Dividend stocks that buy back their own shares often have a good chance of doing well. And there are a couple of reasons for this.
For one, stock buybacks help push up the stock price.
In addition, over time the smaller number of shares outstanding allows the company the raise the dividend per share. The stock buybacks reduce the number of shareholders who are entitled to the same dividends. Therefore, a larger increase makes more sense than otherwise.
I researched this and found five well-capitalized dividend stocks with large stock buyback programs. These stocks are also very cheap, with low price-to-earnings ratios.
In addition, the buyback yield, which is the buyback program divided by the market value of the stock, is often higher than the dividend yield. Companies tend to spend more on buybacks than dividends as a way to return capital to shareholders.
It turns out that the total yield, which is dividend yield added to buyback yield, is a good predictor of shareholder returns.
Dividend Stocks: Wells Fargo (WFC)
Dividend Yield: 3.79%
Buyback Yield: 13.05%
Total Yield: 16.84%
Wells Fargo (NYSE:WFC) stock benefits from a large buyback program. WFC received approval in late June from the Federal Reserve for up to $23 billion in buybacks. The company recently bought back $7.5 billion in shares during the latest quarter. That made it one of the top three buyback companies in the U.S.
At this rate, Wells Fargo will buy back $30 billion in shares over the next year. That represents over 13% of its $227 billion in market value over the next year. Combined with its 3.79% dividend yield, the buyback yield together makes a total yield of 16.8%
WFC stock is cheap, with a forward price-to-earnings of just 12.5 times. Shareholders should expect a good return on WFC stock with the company returning so much capital to shareholders.
Dividend Yield: 1.2%
Buyback Yield: 10.4%
Total Yield: 11.6%
Expedia (NASDAQ:EXPE) will significantly benefit from a massive buyback program announced on Dec. 4, 2019. Barry Diller, the CEO, fired management and immediately announced a new 20 million share buyback program.
Moreover, EXPE has an existing 9 million share buyback program. There are about 145 million shares outstanding. Therefore, the buybacks represent over 20% of its market value over the next two years. I wrote an article recently about this intriguing situation. The buyback yield is over 10% per year. The total yield is over 11.6% per year.
Moreover, Barry Diller, who controls over 49% of the voting stock, said he would also start buying more shares for himself. That is fantastic. It will have the same effect as a buyback on top of a buyback.
So look for really good things to happen to EXPE stock. It is reasonably cheap, with a forward price-to-earnings ratio of just 16 times. In my article, I estimated that the true value of Expedia stock is over $124 per share. That represents a return of at least 12% to investors.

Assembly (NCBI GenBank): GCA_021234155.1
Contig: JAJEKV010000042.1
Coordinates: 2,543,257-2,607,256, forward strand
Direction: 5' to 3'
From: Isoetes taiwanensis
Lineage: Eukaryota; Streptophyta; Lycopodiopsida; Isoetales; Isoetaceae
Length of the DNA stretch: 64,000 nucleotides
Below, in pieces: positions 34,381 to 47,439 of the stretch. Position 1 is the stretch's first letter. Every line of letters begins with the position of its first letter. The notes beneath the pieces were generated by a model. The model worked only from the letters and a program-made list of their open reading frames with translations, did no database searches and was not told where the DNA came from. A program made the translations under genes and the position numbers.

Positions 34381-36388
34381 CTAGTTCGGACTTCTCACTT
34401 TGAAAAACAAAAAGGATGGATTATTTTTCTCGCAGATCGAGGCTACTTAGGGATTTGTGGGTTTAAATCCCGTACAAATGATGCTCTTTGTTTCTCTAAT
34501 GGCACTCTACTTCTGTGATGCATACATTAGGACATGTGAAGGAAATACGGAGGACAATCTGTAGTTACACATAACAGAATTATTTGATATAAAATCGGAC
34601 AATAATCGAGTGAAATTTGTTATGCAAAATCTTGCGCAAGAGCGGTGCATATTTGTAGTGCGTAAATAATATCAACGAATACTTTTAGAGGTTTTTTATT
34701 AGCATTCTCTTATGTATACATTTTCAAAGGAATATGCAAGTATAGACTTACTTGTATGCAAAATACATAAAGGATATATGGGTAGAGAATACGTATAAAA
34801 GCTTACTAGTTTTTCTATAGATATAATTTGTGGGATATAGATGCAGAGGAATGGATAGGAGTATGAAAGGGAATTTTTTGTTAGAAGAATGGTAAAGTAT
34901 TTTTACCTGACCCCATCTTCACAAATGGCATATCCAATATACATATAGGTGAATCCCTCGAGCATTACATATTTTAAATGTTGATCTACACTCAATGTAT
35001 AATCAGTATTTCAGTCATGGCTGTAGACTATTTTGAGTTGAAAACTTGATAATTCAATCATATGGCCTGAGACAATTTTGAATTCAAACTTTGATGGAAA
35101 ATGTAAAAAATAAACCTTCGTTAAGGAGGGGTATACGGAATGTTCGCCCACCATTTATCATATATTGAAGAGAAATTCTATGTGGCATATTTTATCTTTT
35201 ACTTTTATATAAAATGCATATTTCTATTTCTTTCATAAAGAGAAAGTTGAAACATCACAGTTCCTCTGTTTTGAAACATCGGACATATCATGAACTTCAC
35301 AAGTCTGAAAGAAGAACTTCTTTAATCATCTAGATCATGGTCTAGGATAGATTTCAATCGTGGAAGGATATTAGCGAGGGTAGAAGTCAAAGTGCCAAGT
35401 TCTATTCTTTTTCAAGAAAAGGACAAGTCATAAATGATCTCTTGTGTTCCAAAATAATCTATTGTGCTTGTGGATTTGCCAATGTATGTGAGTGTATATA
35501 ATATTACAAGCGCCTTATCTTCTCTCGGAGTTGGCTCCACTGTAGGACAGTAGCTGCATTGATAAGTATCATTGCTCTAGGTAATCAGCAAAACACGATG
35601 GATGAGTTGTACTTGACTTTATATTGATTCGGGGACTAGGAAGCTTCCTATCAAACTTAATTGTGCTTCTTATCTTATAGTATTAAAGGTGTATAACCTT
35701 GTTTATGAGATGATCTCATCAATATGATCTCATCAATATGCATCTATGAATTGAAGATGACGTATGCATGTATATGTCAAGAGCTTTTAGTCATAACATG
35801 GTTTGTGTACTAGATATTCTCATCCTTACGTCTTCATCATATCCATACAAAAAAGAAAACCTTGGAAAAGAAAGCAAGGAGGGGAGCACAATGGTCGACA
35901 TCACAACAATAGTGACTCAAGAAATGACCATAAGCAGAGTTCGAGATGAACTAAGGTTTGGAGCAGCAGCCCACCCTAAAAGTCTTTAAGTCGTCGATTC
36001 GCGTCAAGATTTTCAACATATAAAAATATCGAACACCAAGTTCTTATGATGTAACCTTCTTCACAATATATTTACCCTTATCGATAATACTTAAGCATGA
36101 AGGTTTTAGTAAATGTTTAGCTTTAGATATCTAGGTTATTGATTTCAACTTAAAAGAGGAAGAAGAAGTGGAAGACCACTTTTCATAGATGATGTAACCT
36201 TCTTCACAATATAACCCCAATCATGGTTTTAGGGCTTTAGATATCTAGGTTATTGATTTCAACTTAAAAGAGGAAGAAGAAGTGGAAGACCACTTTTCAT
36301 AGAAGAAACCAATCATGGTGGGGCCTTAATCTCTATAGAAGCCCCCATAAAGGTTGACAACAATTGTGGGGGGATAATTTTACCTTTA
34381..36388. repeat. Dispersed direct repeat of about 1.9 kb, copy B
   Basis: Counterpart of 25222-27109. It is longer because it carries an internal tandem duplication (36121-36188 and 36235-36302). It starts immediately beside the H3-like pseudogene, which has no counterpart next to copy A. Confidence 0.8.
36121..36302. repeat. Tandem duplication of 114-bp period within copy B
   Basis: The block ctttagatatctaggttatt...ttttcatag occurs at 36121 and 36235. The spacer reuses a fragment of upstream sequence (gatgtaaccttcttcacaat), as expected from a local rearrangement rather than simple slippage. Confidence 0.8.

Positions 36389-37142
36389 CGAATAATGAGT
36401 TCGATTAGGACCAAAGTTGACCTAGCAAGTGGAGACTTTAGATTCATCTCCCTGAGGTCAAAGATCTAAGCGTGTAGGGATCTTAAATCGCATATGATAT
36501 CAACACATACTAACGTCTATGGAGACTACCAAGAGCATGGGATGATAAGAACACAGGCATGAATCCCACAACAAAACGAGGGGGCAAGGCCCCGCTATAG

Intel (INTC)Dividend Yield: 2.2%
Buyback Yield: 5.5%
Total Yield: 7.7%
Intel (NASDAQ:INTC) stock has a total yield of 7.7%. Like most of the other companies here, most of this yield comes from the INTC’s buyback yield of 5.5%.
Intel’s board recently updated its buyback program. They added $20 billion to its existing $7.2 billion share repurchase program. Therefore, over the next two years, the $13.6 billion in buybacks represent a 5.5% buyback yield. This is because the Intel stock market value is $249 billion.
Moreover, Intel stock has a very cheap forward price-to-earnings ratio of just 12.5 times. This will allow the company to buy back shares at a very cheap price.
I recently wrote an article about INTC stock. I estimated the true value is over $65 per share. This represents a potential return of 14% to investors. Shareholders should expect a minimum total return of at least 7.7% per annum as INTC continues its buybacks.
Janus Henderson Group (JHG)
Dividend Yield: 5.8%
Buyback Yield: 4.4%
Total Yield: 10.2%
Janus Henderson (NYSE:JHG) stock benefits from both a high dividend yield and a high buyback yield, as you can see in the chart above. So this gives the fund management company, based in the U.K. and Denver, a high total yield of over 10% for shareholders.
For example, based on my calculations in a recent article I wrote, JHG buys about $200 million of its own shares a year. JHG stock has a market value of over $4.5 billion. So the buyback program represents a 4.4% buyback yield. This will both help the dividend per share rise faster than otherwise, and also help push up the price of Janus Henderson stock.
In addition, JHG stock is very cheap. It trades for just 10 times earnings. So, given that the total yield is over 10%, including the dividend and buyback yields, investors should do well over time.
Hewlett Packard Enterprises (HPE)
Dividend Yield: 2.98%
Buyback Yield: 13.35%
Total Yield: 16.33%
Hewlett Packard Enterprises (NYSE:HPE) stock has a very high total yield. This server and cloud storage company — not Hewlett Packard, Inc. (NYSE:HPQ) the printer company — has a $20.5 billion market value.
HPE’s capital return program of $7 billion over two years, including dividends, represents a buyback yield of over 13.3% per year (i.e. $2.7 billion in annual buybacks divided by its $20.5 billion market value). In addition, HPE stock has a nice 3% dividend yield.
HPE is also very cheap at 8 times forward earnings. Combined with its high total yield, investors in HPE stock should do quite well over the next year. I recently wrote an article on HPE stock. I estimated its value at $25.84 per HPE share. This is an estimated return of over 60% for investors.
As of this writing, Mark Hake, CFA does not hold a position in any of the aforementioned securities. Mark Hake runs the Total Yield Value Guide which you can review here. The Guide focuses on high total yield value stocks. Subscribers get a two-week free trial.